Microsoft is facing flak for exposing over 250 million customer service records on several open servers.
The issue reportedly occurred due to the "misconfiguration of an internal customer support database" used for tracking service/support cases.
Thankfully though, the Redmond giant plugged the leak soon after being notified.
Here's all you need to know about it.
Data exposed throughout December
As first noted by tech blog Comparitechand security researcher Bob Diachenko, Microsoft left hundreds of millions of customer service and support requests exposed on five Elasticsearch servers mirroring each other.
The data was available without password protection between December 5, 2019, and December 31, 2019, and anyone who knew where to look could have accessed it easily.
14 years' worth of conversations were left open
According to Comparitech, which analyzed the leak, the data exposed had as much as 14 years' worth of conversations between Microsoft support representatives and customers from all over the world.
These conversations could have included details related to personal accounts (like Skype username/email/location), hardware, and software, which a hacker - if they gain unauthorized access - could use for phishing attacks/scams.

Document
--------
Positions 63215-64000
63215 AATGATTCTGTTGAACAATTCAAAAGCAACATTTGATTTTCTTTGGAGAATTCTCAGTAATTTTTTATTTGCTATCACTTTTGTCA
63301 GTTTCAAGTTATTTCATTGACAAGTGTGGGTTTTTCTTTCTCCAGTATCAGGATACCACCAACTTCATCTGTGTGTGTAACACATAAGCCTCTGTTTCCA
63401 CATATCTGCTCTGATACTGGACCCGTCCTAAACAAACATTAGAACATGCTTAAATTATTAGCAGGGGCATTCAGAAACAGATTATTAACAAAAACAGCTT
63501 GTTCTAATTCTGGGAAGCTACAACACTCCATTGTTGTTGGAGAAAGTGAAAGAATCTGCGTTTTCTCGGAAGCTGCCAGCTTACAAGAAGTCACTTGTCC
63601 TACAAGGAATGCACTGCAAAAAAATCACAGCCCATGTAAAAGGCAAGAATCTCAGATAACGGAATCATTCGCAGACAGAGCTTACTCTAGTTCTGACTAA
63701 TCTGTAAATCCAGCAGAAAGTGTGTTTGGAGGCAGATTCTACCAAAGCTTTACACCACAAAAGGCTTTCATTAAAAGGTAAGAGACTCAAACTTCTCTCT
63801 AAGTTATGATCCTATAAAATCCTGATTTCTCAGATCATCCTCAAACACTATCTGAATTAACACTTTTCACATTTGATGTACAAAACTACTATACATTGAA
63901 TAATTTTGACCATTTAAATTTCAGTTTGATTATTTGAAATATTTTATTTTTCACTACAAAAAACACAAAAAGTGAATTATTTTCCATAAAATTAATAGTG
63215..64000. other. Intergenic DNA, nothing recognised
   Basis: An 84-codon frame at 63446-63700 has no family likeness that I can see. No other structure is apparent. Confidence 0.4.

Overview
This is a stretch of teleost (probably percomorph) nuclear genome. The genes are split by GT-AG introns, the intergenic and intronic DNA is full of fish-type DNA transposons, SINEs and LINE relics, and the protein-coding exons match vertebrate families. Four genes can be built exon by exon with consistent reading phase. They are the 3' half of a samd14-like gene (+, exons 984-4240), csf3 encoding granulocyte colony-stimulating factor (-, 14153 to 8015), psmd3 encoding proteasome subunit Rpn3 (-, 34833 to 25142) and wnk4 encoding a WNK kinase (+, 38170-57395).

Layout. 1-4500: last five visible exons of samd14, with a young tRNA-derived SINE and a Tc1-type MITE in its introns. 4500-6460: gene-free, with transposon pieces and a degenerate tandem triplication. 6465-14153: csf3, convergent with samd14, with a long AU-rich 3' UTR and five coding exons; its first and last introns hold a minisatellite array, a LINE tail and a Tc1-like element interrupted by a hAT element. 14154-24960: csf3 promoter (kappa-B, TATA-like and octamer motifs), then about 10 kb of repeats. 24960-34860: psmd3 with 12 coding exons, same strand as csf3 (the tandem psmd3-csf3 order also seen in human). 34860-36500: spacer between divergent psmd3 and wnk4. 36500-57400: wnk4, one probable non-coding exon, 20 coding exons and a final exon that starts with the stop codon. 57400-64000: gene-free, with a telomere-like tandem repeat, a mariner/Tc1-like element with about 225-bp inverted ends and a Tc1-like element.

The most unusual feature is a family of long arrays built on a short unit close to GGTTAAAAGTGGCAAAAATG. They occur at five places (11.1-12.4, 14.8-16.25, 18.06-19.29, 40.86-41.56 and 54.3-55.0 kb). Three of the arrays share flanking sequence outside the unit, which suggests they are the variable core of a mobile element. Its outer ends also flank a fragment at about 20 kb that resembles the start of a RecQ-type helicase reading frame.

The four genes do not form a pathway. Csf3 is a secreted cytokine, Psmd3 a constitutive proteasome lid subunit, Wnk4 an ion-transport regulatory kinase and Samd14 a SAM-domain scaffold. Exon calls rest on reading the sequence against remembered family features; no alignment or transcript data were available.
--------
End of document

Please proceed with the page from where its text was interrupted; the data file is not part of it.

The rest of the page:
However, Microsoft says 'vast majority' of personal information redacted
While disclosing the leak, Microsoft claimed that the personal information stored in the leaked database was removed through automated tools.
"Our investigation confirmed that the vast majority of records were cleared of personal information in accordance with our standard practices," the company said in a blog post, adding that "In some scenarios, the data may have remained unredacted if it met specific conditions."
Do you know?
What were the specific conditions?
Per Microsoft, if the personal information was written in a format different from the standard one - like xyz @gmail com instead of firstname.lastname@example.org - it wouldn't have been redacted from the database.
Also, no evidence of unauthorized access
In the same post, Microsoft also claimed that it has found no evidence indicating that an unauthorized party (apart from the security researcher who found it) got unauthorized access to this data while it was being exposed.
The company added that servers in question were protected on December 31 and they are working on added steps to prevent such an incident from happening again.